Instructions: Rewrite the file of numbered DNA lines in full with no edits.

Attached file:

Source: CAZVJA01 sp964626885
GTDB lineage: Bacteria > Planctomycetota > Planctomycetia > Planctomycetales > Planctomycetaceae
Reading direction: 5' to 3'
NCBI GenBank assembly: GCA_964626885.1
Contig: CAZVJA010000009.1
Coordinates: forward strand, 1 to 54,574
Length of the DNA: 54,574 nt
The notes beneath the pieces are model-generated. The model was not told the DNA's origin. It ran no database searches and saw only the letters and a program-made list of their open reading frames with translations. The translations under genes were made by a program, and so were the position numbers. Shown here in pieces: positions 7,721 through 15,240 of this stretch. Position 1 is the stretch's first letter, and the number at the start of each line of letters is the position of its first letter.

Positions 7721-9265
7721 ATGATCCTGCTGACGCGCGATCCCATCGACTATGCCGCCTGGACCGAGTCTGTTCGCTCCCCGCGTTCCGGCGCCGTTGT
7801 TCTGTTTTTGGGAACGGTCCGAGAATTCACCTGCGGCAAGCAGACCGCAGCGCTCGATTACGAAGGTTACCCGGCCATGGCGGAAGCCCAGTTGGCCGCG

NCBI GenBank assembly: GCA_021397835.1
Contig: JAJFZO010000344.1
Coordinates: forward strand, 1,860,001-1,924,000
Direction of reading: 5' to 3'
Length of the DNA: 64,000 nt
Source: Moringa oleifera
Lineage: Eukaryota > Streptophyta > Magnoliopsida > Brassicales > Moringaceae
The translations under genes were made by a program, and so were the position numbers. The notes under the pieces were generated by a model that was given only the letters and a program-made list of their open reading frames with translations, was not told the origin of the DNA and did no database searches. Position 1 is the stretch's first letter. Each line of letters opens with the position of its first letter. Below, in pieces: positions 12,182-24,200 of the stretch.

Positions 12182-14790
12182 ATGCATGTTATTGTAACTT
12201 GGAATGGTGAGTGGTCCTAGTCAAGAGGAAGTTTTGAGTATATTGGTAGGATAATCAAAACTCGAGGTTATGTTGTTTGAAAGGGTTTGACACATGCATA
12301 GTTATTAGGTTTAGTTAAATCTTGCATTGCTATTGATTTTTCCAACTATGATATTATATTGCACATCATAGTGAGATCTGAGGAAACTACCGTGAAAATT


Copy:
Source: CAZVJA01 sp964626885
GTDB lineage: Bacteria > Planctomycetota > Planctomycetia > Planctomycetales > Planctomycetaceae
Reading direction: 5' to 3'
NCBI GenBank assembly: GCA_964626885.1
Contig: CAZVJA010000009.1
Coordinates: forward strand, 1 to 54,574
Length of the DNA: 54,574 nt
The notes beneath the pieces are model-generated. The model was not told the DNA's origin. It ran no database searches and saw only the letters and a program-made list of their open reading frames with translations. The translations under genes were made by a program, and so were the position numbers. Shown here in pieces: positions 7,721 through 15,240 of this stretch. Position 1 is the stretch's first letter, and the number at the start of each line of letters is the position of its first letter.

Positions 7721-9265
7721 ATGATCCTGCTGACGCGCGATCCCATCGACTATGCCGCCTGGACCGAGTCTGTTCGCTCCCCGCGTTCCGGCGCCGTTGT
7801 TCTGTTTTTGGGAACGGTCCGAGAATTCACCTGCGGCAAGCAGACCGCAGCGCTCGATTACGAAGGTTACCCGGCCATGGCGGAAGCCCAGTTGGCCGCG

NCBI GenBank assembly: GCA_021397835.1
Contig: JAJFZO010000344.1
Coordinates: forward strand, 1,860,001-1,924,000
Direction of reading: 5' to 3'
Length of the DNA: 64,000 nt
Source: Moringa oleifera
Lineage: Eukaryota > Streptophyta > Magnoliopsida > Brassicales > Moringaceae
The translations under genes were made by a program, and so were the position numbers. The notes under the pieces were generated by a model that was given only the letters and a program-made list of their open reading frames with translations, was not told the origin of the DNA and did no database searches. Position 1 is the stretch's first letter. Each line of letters opens with the position of its first letter. Below, in pieces: positions 12,182-24,200 of the stretch.

Positions 12182-14790
12182 ATGCATGTTATTGTAACTT
12201 GGAATGGTGAGTGGTCCTAGTCAAGAGGAAGTTTTGAGTATATTGGTAGGATAATCAAAACTCGAGGTTATGTTGTTTGAAAGGGTTTGACACATGCATA
12301 GTTATTAGGTTTAGTTAAATCTTGCATTGCTATTGATTTTTCCAACTATGATATTATATTGCACATCATAGTGAGATCTGAGGAAACTACCGTGAAAATT